The seventh season gets a little darker, and reminds us of how the west was fun.
For all the talk of The Doctor visiting the United States a lot more these days, the tradition behind A Town Called Mercy stretches all the way back to 1966’s The Gunfighters, when the First Doctor (William Hartnell) visited Wyatt Earp, Doc Holliday and company. Being Human creator Toby Whithouse’s fourth Doctor Who script literally brings the series back down to Earth after last week’s romp of Dinosaurs on a Spaceship, adding a healthy dose of drama tinged with a touch of darkness. That doesn’t stop it from being an incredible amount of fun though.
The Doctor (Matt Smith), Amy (Karen Gillan) and Rory (Arthur Darvill) arrive in the Wild West town of Mercy, which is under siege by the not-entirely-human Gunslinger (Andrew Brooke). The cyborg creature is hell-bent on taking vengeance on the ‘Doctor’, just not the one we think. In fact, the Time Lord is not the first alien visitor to the town, as the refugee Kahler Jex (Adrian Scarborough) has taken up the place of the local physician, even curing an outbreak of Cholera along the way. However, with the arrival of our favourite gang of time-space travellers, the Gunslinger’s patience is at its end, giving the town until high noon to make a decision about the fate of the doctor – both of them.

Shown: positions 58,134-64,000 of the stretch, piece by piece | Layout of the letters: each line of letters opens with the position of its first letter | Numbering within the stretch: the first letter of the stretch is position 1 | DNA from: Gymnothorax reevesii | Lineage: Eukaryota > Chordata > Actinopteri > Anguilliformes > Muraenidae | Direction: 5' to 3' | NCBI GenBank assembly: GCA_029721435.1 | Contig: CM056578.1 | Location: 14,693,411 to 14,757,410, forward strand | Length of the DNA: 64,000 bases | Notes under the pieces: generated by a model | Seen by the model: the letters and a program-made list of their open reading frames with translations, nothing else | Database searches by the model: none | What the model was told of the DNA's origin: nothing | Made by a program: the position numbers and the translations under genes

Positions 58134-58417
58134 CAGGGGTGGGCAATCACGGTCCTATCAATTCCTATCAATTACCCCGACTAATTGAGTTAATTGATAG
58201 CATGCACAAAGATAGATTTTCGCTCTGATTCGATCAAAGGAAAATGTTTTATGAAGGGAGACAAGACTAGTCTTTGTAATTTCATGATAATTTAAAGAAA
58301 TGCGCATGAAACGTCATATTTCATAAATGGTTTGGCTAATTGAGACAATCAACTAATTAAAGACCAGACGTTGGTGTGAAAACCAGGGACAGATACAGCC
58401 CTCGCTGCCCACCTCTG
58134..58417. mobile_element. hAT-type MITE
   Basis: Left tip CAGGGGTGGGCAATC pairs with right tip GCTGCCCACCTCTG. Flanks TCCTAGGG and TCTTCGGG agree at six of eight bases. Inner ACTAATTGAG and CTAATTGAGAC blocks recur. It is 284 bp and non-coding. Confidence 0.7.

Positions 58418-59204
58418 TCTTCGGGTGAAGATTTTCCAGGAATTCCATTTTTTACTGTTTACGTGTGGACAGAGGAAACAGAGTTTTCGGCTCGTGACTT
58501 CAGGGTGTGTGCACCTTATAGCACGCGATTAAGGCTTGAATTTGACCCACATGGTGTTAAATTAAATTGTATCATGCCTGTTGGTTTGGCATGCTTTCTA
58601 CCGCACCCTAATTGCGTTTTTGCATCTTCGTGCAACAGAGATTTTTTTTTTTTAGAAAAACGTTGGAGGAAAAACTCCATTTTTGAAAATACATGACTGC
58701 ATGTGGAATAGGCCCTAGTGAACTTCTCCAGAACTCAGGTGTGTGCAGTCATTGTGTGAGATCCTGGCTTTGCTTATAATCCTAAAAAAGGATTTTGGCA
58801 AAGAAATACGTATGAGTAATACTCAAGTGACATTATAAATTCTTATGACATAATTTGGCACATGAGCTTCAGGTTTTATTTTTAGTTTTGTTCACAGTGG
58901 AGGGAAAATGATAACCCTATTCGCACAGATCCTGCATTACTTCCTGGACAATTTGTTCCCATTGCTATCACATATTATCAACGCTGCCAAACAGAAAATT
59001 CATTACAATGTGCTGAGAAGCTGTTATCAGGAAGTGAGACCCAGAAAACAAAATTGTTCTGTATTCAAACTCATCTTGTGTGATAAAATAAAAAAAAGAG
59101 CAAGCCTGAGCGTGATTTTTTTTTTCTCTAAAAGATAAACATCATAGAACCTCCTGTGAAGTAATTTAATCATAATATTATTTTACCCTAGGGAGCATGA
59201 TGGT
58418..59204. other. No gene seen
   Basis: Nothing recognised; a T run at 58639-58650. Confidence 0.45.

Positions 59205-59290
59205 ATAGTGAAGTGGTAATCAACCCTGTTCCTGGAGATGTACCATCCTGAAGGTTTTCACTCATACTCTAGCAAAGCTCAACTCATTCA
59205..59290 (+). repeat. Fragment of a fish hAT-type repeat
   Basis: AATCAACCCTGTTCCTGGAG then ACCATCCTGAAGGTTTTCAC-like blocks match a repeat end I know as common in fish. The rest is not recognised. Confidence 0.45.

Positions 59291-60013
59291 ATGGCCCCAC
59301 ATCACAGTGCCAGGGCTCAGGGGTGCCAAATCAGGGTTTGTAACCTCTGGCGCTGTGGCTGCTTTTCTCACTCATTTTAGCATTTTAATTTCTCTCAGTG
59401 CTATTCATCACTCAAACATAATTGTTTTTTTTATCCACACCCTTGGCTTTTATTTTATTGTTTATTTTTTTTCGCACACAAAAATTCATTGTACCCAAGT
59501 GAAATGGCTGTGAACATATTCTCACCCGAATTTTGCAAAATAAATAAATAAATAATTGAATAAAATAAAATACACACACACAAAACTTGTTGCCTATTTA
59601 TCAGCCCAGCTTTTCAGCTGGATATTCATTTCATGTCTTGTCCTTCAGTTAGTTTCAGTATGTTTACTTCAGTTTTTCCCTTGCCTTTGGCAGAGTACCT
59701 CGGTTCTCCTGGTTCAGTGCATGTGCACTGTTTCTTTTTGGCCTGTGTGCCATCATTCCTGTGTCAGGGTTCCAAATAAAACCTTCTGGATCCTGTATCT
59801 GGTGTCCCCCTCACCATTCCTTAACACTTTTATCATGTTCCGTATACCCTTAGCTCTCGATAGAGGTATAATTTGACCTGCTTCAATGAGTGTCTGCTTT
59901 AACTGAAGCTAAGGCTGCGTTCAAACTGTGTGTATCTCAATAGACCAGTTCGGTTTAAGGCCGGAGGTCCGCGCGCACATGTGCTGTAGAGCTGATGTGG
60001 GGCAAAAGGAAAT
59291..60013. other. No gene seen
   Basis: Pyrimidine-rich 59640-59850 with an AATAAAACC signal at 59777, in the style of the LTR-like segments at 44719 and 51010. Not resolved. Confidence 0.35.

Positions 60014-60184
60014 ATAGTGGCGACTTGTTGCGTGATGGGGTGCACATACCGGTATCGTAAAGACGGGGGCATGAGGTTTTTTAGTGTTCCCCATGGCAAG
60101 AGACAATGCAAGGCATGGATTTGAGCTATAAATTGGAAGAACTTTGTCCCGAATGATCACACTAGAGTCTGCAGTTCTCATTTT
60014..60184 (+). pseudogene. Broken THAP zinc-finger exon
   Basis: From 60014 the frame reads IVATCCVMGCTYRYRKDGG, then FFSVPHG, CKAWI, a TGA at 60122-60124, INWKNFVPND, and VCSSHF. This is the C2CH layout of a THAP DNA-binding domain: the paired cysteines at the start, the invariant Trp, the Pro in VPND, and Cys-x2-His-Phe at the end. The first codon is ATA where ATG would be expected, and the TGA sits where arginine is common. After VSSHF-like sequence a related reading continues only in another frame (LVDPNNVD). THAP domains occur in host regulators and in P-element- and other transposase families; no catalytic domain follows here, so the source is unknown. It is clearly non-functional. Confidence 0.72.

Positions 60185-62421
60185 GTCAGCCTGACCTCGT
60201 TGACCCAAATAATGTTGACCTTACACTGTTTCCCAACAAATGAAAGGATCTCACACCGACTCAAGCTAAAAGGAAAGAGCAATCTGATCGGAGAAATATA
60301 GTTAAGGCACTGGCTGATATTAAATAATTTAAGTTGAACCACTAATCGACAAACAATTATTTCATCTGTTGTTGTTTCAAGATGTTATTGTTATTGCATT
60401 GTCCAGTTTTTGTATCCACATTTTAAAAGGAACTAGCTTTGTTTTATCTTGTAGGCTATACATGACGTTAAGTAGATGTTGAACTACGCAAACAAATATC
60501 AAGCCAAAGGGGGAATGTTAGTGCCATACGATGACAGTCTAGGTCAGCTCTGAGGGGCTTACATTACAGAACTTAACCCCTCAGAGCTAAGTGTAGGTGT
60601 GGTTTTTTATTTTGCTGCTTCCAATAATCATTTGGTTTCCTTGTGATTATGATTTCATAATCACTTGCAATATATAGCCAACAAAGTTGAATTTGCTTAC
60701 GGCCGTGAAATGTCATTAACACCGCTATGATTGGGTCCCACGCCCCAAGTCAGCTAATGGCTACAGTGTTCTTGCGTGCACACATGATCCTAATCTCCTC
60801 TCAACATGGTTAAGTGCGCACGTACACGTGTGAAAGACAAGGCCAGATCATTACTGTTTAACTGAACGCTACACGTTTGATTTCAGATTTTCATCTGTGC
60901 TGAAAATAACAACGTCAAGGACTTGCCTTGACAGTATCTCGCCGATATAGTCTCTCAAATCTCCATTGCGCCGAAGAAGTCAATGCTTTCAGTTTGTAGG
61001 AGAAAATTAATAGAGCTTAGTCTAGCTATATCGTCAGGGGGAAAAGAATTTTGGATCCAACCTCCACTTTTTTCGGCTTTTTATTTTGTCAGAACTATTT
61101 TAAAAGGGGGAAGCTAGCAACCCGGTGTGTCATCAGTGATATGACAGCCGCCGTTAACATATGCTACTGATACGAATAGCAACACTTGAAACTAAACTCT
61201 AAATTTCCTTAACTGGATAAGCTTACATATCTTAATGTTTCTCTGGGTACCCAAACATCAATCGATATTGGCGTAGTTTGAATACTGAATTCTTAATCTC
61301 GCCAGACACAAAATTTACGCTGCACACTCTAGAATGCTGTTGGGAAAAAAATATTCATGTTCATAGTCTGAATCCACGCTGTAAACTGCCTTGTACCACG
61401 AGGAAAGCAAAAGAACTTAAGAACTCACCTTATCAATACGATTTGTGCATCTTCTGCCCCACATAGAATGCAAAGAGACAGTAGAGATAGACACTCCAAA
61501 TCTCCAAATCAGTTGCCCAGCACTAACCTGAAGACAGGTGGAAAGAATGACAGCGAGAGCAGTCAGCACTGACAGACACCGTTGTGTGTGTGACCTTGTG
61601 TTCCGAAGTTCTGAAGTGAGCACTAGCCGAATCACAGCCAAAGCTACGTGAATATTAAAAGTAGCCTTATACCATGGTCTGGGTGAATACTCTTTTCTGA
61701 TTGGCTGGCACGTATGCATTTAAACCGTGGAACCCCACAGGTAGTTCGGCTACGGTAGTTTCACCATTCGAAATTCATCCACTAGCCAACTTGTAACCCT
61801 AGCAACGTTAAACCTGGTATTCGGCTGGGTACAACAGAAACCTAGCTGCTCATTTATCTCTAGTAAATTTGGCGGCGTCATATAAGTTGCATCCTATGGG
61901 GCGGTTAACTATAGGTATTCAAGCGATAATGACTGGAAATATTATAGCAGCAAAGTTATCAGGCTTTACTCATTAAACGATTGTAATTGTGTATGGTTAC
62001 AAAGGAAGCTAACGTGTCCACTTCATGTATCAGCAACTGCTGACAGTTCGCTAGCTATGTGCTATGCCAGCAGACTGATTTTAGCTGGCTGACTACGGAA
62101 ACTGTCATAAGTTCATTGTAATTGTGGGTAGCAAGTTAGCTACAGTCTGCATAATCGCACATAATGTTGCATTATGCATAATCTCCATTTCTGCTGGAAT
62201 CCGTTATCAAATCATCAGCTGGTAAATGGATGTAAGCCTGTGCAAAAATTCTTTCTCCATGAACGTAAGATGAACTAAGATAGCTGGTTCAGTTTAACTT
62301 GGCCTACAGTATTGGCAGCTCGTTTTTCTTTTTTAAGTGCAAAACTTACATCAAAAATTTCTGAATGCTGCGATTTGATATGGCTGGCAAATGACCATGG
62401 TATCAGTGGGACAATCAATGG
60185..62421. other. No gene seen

A Town Called Mercy returns to a theme explored back when David Tennant still held the mantle of The Doctor, and the idea of how dangerous the Time Lord can be if he travels alone for too long. Here the The Doctor seems to uncharacteristically want to throw Kahler Jex to the wolves at first, perhaps imbuing him with the guilt he feels over the death he perceives himself to have causes over the eons. Putting him at odds with Amy, we gets the sense that the seeds are being sewn for this season’s bigger story arc, which has been hitherto undiscussed in these ‘blockbuster’ episodes to date, and perhaps foreshadowing her departure sometime this year.
Shot on location in Spain, the vistas live up to the ‘epic’ scope that showrunner Steven Moffat has promised over this season. A textbook Western, by way of The Terminator (1984) and Westworld (1973), A Town Called Mercy offers up a slightly deeper story than this season has given us so far, unsurprisingly peppered with some well-pitched comedy as well. That The Doctor spends a great deal of the episode speaking to a horse named Susan is just icing on the cake.